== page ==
SACRAMENTO, Calif., June 3, 2020 /PRNewswire/ -- The following is a statement issued by the law firm Lessem, Newstat & Tooson, LLP, on behalf of the family of Marshall Miles in the case of Soto v. County of Sacramento, et al:
On October 28, 2018, Marshall Miles stopped breathing, lost consciousness, and ultimately died from injuries sustained while being held face down on the concrete floor of Segregation Cell 3 at the Sacramento County main jail. His tragic and completely unnecessary death happened at the hands of Sacramento County Sheriff's Deputies, with the assistance of an officer from the California Highway Patrol.
At the time Marshall stopped breathing, three Sheriff's Deputies were on top of him, pressing their knees into his shoulders and back, compressing his chest and preventing Marshall from being able to breathe. Marshall was helpless at the time, shackled at the wrists and ankles. Marshall was surrounded by more than 6 Sheriff's Deputies and supervisors, was unarmed and posed no legitimate risk to safety of anyone involved. Immediately before this fatal event, Sacramento Sheriff's Deputies assisted the arresting CHP officer by carrying Marshall into the jail using a restraint device commonly referred to as a hog-tie. This device is prohibited by the Sacramento County Sheriff's Department.
Throughout the more than 20-minute encounter, Marshall Miles repeatedly told the Deputies he couldn't breathe. Marshall begged the Deputies for air. The Deputies ignored his pleas. After Marshall lost consciousness, they watched Marshall lie lifeless on the jailhouse floor for close to a minute before finally deciding to render aid. By the time they did, it was simply too late. Marshall never regained consciousness. He was taken off life support three days later.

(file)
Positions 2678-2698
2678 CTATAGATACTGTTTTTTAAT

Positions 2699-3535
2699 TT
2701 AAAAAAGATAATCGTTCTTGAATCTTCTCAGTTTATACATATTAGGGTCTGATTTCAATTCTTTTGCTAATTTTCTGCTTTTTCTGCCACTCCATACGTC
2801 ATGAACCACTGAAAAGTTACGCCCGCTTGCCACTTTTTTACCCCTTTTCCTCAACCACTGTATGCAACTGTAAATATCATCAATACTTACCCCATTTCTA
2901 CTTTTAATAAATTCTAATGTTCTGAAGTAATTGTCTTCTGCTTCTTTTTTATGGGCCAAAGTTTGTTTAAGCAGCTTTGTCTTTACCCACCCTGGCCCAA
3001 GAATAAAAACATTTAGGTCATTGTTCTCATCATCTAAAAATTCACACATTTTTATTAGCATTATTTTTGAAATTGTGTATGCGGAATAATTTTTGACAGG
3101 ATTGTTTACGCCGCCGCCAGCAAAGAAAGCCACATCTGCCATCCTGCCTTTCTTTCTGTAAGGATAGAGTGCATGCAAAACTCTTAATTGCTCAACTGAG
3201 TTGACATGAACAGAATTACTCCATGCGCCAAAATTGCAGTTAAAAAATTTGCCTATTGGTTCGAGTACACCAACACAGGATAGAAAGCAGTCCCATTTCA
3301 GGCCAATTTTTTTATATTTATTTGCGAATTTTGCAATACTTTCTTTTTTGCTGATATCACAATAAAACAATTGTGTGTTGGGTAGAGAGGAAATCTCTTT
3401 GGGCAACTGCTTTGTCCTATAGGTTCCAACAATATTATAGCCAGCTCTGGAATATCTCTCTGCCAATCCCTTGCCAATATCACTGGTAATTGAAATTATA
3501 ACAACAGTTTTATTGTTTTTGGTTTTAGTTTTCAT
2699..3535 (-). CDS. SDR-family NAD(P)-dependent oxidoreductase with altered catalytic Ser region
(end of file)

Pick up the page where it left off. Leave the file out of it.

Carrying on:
Since the incident, involved Deputies testified that they had never been trained on the safe ways to position people when restrained. They claimed to know nothing at the time about the risks of positional asphyxia. Deputies also testified that the Department has not informed them of any corrective action or new protocols the Department wanted them to use in the future. All remain employed as Deputy Sheriffs to this very day.
It is with deep sadness that we watch the same conduct continued against other black men throughout the nation. On Monday, we noticed the deposition of the elected sheriff of Sacramento County, Scott Jones for July 27, 2020. We intend to ask Sheriff Jones why his Deputies had not been trained on well-established law enforcement practices that prevent senseless deaths like the death of Marshall Miles and George Floyd. We intend to ask him why, more than 18 months later, he has done nothing about it. And we intend to ask him how, based on his inaction, he can assure the residents of Sacramento County that this won't happen again.
Sheriff Jones is uniquely qualified to testify to these issues. We are optimistic that he will attend his deposition and not send his attorneys into court to block our deposition subpoena. Marshall's family and the Sacramento community deserves transparency and answers. As we await an answer from Sheriff Jones, we will continue to fight for justice on behalf of Marshall Miles and his family.
SOURCE Lessem, Newstat & Tooson, LLP